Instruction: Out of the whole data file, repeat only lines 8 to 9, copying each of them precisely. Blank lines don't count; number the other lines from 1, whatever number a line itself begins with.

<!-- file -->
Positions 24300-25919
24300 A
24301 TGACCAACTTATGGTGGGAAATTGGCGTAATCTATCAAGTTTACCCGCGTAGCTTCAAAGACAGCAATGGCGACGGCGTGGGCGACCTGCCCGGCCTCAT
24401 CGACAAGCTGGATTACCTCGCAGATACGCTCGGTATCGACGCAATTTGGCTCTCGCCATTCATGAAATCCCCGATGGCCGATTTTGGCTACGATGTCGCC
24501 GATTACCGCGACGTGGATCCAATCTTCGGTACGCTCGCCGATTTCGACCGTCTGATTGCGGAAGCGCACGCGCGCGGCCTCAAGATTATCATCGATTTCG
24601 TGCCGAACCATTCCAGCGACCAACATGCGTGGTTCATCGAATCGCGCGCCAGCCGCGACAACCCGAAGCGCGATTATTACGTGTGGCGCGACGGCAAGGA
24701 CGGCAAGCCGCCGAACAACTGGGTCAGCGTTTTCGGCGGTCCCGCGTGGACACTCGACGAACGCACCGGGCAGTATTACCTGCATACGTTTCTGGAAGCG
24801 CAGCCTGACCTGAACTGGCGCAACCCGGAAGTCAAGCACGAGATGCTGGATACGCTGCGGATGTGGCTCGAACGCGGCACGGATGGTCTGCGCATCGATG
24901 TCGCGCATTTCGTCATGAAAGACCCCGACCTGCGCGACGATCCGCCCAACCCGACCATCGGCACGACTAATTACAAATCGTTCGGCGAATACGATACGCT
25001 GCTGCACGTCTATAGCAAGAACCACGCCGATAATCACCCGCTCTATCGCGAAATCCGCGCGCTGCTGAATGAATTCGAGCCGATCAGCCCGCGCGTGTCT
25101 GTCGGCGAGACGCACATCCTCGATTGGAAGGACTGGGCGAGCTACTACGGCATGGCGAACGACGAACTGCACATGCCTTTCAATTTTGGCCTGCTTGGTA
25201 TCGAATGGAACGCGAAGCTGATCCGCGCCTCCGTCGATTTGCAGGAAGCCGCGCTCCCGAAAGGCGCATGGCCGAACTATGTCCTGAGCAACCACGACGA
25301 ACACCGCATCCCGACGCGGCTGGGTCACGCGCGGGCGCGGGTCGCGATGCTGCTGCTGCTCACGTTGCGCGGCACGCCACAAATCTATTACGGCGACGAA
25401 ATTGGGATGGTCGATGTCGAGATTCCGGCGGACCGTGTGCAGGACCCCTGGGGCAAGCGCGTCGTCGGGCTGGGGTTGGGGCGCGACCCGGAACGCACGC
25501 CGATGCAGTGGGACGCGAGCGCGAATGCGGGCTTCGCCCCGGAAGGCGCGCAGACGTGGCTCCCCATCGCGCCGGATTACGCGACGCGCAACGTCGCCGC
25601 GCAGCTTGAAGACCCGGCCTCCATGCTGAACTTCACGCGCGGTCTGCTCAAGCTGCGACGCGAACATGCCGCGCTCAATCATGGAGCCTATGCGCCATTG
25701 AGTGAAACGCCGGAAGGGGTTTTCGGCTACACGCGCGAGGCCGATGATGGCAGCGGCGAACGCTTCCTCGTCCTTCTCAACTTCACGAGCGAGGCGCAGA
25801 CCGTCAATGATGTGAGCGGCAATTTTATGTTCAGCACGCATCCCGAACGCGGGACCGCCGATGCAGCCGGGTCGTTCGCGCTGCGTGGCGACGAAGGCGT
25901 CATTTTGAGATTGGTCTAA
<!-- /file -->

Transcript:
24801 CAGCCTGACCTGAACTGGCGCAACCCGGAAGTCAAGCACGAGATGCTGGATACGCTGCGGATGTGGCTCGAACGCGGCACGGATGGTCTGCGCATCGATG
24901 TCGCGCATTTCGTCATGAAAGACCCCGACCTGCGCGACGATCCGCCCAACCCGACCATCGGCACGACTAATTACAAATCGTTCGGCGAATACGATACGCT